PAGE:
Sources, determinants and utilization of health workers’ revenues: evidence from Sierra Leone
This study collects data through a survey and daily logbooks on the incomes of 266 health workers and carries out 39 in-depth interviews
Exploring the entire set of formal and informal payments available to health workers (HWs) is critical to understand the financial incentives they face and devise effective incentive packages to motivate them. We investigate this issue in the context of Sierra Leone by collecting quantitative data through a survey and daily logbooks on the incomes of 266 HWs in three districts, and carrying out 39 qualitative in-depth interviews. We find that, while earnings related to the HWs official jobs represent the largest share, their income is fragmented and composed of a variety of payments, and there is a large heterogeneity in the importance of each income source within the total remuneration. Importantly, each income has different features in terms of regularity, reliability, ease of access, etc. Our analysis also reveals the determinants of the incomes received and their level based on individual and facility characteristics, and finds that these are not in line with HRH policies defined at national level. Additionally, from their narratives, it emerges that HWs are ‘managing’, in the sense both of ‘getting by’ and of enacting financial coping strategies, such as mental accounting (spending different incomes differently), income hiding to shelter it from family pressures, and re-investment of incomes to stabilize overall earnings over time, in order to ensure their livelihoods and those of their families. These strategies question the assumption of fungibility of incomes and the neutrality of increasing or regulating one rather than another of them. Together, our findings on earning and income use patterns have important policy implications for how we go about (re)thinking financial incentive strategies.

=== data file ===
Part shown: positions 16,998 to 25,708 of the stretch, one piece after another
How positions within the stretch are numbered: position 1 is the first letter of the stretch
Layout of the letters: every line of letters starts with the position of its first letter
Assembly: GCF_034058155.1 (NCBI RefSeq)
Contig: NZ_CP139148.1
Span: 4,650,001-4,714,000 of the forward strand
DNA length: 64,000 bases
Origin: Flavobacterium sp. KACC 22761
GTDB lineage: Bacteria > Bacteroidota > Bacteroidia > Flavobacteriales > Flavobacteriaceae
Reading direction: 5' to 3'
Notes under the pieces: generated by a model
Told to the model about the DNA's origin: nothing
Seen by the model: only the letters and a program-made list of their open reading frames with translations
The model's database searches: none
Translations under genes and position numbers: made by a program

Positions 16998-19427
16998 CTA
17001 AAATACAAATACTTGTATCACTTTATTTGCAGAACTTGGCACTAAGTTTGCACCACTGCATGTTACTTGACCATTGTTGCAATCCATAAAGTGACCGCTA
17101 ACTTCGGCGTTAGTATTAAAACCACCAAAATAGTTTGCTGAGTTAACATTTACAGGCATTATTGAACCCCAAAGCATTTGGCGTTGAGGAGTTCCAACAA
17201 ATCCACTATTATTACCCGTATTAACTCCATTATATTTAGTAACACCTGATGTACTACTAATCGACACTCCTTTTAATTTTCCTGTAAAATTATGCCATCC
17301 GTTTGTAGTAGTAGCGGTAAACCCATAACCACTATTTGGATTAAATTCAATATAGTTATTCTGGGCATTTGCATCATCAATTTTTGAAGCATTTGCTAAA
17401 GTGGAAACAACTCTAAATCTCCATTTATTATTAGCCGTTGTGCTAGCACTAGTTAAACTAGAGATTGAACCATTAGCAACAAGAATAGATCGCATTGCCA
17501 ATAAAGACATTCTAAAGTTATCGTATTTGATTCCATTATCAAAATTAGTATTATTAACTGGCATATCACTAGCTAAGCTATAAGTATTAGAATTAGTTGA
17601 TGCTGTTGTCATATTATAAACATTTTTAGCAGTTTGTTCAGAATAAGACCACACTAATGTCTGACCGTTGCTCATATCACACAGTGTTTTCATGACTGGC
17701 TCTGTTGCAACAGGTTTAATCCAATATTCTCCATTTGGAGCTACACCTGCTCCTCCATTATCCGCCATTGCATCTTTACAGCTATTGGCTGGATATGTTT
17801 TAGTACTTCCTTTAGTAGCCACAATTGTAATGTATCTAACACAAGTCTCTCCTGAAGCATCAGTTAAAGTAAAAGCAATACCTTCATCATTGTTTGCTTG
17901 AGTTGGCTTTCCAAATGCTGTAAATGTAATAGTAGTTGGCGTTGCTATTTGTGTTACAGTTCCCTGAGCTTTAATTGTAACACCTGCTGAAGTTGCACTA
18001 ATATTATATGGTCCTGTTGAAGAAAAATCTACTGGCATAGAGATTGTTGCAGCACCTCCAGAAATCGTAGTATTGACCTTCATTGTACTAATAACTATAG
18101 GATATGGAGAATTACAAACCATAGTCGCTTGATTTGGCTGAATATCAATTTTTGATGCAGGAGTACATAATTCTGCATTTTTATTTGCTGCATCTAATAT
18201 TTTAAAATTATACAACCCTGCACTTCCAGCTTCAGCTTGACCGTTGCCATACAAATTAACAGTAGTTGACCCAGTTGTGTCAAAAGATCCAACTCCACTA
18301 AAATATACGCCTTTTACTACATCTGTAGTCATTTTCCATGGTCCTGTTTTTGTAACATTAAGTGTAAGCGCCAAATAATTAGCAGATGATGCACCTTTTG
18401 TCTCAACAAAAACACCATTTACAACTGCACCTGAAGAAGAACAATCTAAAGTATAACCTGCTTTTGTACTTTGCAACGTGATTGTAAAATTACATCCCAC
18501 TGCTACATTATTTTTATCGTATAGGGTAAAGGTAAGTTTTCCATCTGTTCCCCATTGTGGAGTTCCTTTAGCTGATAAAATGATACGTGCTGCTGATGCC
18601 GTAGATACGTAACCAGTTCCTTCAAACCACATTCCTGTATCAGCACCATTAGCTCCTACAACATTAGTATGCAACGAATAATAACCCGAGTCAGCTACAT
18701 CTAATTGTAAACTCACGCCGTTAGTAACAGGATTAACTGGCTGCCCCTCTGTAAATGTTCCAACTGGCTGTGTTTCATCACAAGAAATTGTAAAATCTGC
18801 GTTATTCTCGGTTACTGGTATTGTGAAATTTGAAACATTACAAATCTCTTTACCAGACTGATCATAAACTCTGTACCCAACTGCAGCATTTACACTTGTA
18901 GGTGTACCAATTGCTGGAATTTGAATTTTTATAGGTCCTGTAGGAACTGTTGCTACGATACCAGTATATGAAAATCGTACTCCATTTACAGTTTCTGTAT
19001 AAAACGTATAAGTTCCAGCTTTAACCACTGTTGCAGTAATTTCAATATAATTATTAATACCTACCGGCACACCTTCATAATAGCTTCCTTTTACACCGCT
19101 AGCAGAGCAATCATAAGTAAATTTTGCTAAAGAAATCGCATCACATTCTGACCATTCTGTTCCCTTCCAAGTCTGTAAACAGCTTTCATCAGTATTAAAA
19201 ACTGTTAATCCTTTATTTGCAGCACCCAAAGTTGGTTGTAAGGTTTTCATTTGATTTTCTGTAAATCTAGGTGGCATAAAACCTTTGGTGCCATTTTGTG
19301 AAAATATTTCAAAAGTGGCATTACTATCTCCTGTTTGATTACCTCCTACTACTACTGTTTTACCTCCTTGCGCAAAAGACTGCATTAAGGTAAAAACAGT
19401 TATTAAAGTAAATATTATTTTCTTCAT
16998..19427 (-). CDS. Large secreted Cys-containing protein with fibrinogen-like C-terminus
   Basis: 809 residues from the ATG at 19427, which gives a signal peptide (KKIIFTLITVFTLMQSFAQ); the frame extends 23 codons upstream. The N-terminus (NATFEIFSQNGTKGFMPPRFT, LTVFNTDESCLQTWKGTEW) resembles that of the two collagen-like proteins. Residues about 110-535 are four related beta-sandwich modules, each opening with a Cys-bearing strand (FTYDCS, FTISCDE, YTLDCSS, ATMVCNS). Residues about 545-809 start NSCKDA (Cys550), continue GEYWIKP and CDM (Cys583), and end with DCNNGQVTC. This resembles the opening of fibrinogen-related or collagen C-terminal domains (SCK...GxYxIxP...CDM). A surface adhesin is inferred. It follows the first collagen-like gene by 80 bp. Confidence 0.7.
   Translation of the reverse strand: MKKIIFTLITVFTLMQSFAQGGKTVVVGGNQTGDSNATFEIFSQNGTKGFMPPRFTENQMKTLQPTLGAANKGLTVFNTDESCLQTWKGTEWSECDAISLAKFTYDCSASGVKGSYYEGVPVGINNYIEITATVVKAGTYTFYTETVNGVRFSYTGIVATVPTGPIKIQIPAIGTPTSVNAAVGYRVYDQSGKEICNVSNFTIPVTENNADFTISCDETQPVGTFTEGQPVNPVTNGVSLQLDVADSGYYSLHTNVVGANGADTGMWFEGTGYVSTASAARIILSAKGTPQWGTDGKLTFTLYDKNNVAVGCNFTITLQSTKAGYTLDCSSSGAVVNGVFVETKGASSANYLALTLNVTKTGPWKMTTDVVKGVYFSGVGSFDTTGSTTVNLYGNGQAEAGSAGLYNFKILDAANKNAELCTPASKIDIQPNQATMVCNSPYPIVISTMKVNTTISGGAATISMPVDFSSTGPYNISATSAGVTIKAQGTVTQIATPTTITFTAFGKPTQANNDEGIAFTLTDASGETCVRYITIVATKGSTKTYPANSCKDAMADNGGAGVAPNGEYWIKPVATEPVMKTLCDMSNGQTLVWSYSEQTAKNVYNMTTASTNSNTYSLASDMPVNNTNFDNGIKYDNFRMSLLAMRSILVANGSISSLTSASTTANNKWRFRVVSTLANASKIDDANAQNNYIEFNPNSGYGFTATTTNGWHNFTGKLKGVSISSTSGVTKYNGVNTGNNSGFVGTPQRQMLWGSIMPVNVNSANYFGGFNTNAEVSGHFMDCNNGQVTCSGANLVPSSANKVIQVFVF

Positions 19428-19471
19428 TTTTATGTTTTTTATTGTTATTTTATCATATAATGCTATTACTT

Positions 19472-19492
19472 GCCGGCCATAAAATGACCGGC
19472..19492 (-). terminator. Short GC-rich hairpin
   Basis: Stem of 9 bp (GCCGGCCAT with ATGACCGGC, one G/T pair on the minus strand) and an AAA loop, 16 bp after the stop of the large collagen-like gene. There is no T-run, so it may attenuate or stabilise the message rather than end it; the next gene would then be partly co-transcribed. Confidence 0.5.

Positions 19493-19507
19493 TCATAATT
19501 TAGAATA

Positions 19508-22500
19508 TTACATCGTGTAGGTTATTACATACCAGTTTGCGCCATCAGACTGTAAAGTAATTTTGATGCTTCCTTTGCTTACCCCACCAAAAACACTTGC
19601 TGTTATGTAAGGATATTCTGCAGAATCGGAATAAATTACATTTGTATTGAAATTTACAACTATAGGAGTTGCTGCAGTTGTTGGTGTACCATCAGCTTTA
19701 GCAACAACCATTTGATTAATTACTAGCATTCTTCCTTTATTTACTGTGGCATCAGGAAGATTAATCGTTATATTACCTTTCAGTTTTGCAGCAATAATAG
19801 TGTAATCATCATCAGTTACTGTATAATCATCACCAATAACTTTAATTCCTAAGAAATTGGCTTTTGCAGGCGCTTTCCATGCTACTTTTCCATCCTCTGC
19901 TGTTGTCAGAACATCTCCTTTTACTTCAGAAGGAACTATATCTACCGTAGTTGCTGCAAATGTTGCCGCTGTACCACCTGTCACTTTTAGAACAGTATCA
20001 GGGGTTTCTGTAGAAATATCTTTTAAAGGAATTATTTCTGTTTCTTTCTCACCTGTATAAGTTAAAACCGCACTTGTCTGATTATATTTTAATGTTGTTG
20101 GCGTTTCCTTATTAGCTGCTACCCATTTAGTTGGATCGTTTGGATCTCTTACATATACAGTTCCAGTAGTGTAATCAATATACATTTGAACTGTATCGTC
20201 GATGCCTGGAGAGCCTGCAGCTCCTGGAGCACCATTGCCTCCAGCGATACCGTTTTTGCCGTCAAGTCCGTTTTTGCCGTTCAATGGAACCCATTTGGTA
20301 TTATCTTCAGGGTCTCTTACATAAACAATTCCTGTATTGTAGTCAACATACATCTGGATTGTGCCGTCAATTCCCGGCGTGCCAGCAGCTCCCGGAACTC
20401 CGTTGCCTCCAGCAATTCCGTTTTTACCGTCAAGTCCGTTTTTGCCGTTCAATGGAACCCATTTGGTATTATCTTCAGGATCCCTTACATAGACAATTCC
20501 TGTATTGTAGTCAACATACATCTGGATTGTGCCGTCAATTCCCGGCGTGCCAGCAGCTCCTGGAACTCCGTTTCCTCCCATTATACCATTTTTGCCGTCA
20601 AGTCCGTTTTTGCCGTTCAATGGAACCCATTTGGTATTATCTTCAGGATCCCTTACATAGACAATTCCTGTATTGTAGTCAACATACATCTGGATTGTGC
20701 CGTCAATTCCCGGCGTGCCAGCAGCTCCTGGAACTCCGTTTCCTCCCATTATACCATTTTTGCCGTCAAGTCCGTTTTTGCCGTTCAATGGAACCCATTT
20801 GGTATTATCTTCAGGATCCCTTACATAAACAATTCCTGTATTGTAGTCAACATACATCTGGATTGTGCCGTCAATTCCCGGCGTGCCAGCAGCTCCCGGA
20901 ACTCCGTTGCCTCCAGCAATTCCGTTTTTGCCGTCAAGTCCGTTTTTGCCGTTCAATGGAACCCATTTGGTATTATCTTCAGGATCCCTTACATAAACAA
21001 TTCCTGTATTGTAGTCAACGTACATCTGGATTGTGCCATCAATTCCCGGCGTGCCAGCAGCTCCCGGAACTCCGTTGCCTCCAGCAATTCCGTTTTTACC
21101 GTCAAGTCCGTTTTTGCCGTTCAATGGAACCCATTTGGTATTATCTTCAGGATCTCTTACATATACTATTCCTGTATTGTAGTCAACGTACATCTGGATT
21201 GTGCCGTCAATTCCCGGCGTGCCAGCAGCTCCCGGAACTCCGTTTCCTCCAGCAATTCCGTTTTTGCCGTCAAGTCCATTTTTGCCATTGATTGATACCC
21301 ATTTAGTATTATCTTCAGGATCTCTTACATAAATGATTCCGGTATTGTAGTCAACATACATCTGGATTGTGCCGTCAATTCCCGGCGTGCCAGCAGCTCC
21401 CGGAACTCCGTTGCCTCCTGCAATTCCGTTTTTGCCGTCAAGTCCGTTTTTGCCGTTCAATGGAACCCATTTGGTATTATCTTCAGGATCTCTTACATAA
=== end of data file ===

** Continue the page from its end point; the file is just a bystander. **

Bertone, M.P.; Lagarde, M. Sources, determinants and utilization of health workers’ revenues: evidence from Sierra Leone. Health Policy and Planning (2016) : [DOI: 10.1093/heapol/czw031]